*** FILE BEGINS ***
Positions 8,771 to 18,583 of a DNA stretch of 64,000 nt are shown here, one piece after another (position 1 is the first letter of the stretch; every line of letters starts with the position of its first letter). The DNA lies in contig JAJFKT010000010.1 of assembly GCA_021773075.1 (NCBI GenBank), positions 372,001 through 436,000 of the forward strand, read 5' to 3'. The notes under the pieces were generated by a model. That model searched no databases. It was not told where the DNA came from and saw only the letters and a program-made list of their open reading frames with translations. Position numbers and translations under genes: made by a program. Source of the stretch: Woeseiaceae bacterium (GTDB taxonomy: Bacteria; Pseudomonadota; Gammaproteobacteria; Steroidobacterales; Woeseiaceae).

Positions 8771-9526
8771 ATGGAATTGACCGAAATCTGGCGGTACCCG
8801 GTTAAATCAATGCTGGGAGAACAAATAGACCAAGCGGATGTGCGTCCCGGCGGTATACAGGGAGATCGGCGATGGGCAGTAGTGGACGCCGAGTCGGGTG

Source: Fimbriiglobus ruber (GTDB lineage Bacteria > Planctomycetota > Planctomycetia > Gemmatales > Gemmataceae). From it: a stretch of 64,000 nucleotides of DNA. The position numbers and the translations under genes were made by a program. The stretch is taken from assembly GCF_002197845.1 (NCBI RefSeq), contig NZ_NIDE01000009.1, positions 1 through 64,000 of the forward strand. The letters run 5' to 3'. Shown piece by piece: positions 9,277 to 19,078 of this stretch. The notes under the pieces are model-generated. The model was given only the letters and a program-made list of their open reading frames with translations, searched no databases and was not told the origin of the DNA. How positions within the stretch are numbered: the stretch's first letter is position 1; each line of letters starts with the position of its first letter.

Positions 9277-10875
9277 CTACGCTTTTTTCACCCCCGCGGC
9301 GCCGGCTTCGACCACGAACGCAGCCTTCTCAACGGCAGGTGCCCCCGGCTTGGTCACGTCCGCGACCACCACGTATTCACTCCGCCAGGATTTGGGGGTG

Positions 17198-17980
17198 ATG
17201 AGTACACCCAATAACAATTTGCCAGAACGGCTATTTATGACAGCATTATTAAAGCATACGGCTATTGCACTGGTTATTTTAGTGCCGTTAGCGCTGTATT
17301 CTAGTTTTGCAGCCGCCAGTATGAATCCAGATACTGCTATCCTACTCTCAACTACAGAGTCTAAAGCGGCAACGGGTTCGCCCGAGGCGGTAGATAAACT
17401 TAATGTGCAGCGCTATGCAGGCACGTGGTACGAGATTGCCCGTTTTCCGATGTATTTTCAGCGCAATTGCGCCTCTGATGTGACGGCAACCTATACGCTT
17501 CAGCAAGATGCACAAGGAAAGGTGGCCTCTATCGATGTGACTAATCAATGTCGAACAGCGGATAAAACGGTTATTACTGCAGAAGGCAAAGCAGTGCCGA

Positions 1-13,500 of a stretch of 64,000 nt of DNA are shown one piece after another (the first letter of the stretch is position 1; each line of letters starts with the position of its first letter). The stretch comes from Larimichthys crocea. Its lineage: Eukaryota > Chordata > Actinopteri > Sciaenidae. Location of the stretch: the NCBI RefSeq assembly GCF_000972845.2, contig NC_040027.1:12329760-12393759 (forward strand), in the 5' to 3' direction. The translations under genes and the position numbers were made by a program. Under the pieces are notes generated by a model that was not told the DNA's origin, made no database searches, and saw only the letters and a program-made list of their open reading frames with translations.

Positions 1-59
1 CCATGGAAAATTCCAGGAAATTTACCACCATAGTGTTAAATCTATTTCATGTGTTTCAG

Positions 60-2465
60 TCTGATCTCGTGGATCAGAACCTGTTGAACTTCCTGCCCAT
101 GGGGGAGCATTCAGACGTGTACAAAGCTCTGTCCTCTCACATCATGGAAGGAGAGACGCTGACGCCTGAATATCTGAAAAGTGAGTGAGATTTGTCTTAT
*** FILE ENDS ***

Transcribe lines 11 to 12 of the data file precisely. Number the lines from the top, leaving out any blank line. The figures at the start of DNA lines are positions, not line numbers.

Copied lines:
17201 AGTACACCCAATAACAATTTGCCAGAACGGCTATTTATGACAGCATTATTAAAGCATACGGCTATTGCACTGGTTATTTTAGTGCCGTTAGCGCTGTATT
17301 CTAGTTTTGCAGCCGCCAGTATGAATCCAGATACTGCTATCCTACTCTCAACTACAGAGTCTAAAGCGGCAACGGGTTCGCCCGAGGCGGTAGATAAACT